An otherwise healthy 6-year-old boy presented to the emergency department after falling out of bed and sustaining a testicular injury. The examination and evaluation, including urinalysis (revealing hematuria) and ultrasound, were suggestive of minor injury but were otherwise unremarkable. The patient was started on amoxicillin and had orders for a repeat urinalysis in a week. The microscopy review of the urine sample a week later demonstrated numerous crystals and moderate hematuria (Fig. 1).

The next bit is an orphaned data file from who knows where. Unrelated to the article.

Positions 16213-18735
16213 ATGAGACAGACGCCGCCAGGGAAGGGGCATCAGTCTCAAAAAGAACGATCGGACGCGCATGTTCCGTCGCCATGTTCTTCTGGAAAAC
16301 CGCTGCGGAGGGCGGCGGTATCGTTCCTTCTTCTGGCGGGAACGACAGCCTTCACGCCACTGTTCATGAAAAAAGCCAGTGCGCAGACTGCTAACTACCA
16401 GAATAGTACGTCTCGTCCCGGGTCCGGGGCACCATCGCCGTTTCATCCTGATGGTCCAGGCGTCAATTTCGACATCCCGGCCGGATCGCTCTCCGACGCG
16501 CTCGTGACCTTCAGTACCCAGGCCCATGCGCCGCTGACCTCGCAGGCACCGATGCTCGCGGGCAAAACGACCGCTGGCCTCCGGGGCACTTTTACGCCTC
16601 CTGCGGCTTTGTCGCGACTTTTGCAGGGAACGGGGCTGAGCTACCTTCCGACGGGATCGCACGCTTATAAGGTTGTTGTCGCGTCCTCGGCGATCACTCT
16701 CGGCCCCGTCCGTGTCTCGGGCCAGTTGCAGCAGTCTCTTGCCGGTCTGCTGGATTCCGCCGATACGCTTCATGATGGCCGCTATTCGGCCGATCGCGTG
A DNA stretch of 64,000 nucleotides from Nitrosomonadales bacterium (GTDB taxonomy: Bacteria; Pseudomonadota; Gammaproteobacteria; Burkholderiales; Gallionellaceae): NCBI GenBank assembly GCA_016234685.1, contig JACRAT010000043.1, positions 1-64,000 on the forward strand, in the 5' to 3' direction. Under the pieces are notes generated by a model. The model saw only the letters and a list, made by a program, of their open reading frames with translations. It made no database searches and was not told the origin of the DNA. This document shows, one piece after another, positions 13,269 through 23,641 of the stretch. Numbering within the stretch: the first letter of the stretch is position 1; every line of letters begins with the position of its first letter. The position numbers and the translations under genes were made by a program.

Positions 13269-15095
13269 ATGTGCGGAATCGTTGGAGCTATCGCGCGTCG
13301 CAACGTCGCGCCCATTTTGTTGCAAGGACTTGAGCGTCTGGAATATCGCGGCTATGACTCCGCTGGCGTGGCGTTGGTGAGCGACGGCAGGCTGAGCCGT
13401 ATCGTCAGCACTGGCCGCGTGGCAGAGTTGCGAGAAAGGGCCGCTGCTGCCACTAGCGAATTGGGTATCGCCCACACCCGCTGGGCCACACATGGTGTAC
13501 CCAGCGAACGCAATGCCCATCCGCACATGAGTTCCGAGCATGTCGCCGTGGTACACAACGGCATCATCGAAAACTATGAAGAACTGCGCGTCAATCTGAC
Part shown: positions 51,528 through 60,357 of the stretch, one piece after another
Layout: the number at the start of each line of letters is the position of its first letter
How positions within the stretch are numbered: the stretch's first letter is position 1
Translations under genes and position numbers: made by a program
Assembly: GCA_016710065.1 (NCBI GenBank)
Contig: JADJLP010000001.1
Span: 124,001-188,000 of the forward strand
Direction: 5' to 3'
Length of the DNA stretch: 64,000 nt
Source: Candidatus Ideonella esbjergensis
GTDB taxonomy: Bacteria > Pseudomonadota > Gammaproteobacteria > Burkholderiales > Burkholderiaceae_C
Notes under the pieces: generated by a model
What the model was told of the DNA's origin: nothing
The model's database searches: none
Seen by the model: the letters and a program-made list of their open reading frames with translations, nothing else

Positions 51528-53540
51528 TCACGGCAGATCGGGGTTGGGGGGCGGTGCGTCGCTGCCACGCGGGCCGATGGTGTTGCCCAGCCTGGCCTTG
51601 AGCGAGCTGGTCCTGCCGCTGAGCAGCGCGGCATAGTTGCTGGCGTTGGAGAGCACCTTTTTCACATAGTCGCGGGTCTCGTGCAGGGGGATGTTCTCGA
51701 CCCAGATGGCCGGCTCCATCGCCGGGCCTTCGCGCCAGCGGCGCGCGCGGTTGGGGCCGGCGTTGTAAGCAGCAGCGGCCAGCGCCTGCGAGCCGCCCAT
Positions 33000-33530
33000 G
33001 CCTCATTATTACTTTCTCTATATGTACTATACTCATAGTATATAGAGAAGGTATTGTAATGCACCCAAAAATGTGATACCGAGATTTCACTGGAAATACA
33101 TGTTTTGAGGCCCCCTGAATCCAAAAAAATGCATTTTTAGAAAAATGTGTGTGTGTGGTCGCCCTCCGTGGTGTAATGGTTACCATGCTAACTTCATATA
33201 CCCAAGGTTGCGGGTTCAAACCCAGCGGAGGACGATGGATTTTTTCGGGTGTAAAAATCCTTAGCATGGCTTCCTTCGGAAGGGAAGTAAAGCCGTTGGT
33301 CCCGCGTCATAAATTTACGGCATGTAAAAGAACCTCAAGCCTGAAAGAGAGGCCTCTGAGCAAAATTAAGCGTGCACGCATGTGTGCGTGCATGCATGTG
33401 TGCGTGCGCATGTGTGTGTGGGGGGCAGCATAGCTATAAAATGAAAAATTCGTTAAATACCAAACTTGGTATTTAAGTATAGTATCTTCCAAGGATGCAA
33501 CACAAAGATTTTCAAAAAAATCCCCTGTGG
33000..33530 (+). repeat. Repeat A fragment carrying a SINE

Two images from a microscopy examination of the patient's urine demonstrating the fine, needle-like singular and clustered crystals, as well as moderate hematuria. Although difficult to distinguish from tyrosine crystals, amoxicillin crystals may appear slightly more blunted and have branching near the crystal base (arrowheads). The diagnosis is best made according to the clinical presentation and medical history. Definitive identification of amoxicillin crystals may be achieved with infrared spectroscopy (2).
- What kind of fairly common urine crystals do these appear to be?
- Does the patent's history suggest another explanation for the crystals?
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